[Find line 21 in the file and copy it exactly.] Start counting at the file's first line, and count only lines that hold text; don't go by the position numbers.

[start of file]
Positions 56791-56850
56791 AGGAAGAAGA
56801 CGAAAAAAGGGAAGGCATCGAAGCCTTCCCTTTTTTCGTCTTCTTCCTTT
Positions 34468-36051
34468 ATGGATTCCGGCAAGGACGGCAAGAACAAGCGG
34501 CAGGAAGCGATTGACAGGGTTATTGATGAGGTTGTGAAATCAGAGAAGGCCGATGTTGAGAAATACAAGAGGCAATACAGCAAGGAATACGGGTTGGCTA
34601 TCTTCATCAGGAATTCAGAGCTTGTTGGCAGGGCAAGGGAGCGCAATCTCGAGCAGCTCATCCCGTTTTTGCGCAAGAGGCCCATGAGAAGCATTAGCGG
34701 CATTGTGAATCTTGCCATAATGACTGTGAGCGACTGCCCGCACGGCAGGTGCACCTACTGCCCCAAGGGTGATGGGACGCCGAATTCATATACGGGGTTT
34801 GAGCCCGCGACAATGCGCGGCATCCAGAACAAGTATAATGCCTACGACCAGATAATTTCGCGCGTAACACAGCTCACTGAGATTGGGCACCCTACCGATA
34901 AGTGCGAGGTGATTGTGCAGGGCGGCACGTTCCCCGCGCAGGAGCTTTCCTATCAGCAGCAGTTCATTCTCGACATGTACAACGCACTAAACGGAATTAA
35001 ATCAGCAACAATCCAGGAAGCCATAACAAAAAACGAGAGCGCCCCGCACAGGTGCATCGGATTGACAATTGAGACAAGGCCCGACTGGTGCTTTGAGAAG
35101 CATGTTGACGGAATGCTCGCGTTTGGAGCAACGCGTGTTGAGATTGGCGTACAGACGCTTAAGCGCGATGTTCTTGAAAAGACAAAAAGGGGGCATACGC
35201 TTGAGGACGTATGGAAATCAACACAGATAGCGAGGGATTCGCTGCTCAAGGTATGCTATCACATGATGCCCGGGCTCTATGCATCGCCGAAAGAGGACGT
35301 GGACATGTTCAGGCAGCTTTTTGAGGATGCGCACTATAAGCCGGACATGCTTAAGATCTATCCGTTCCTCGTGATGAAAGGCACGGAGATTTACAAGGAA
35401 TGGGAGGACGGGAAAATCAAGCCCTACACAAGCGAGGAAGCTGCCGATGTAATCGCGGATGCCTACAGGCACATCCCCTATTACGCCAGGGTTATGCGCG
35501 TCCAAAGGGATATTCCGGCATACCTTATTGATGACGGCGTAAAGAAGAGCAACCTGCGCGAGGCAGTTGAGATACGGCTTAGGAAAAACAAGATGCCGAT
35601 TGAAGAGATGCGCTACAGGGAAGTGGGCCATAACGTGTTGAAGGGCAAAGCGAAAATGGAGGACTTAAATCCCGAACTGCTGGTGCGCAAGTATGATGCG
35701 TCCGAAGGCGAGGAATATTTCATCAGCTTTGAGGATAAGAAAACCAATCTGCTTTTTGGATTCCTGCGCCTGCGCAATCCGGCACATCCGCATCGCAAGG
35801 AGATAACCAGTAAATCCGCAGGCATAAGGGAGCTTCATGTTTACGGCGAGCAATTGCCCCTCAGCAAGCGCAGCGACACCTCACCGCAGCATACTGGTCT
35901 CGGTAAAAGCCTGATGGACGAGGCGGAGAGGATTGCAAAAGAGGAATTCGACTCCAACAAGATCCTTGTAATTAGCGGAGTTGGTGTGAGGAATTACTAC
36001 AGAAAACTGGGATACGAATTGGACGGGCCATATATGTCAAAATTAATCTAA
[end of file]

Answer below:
36001 AGAAAACTGGGATACGAATTGGACGGGCCATATATGTCAAAATTAATCTAA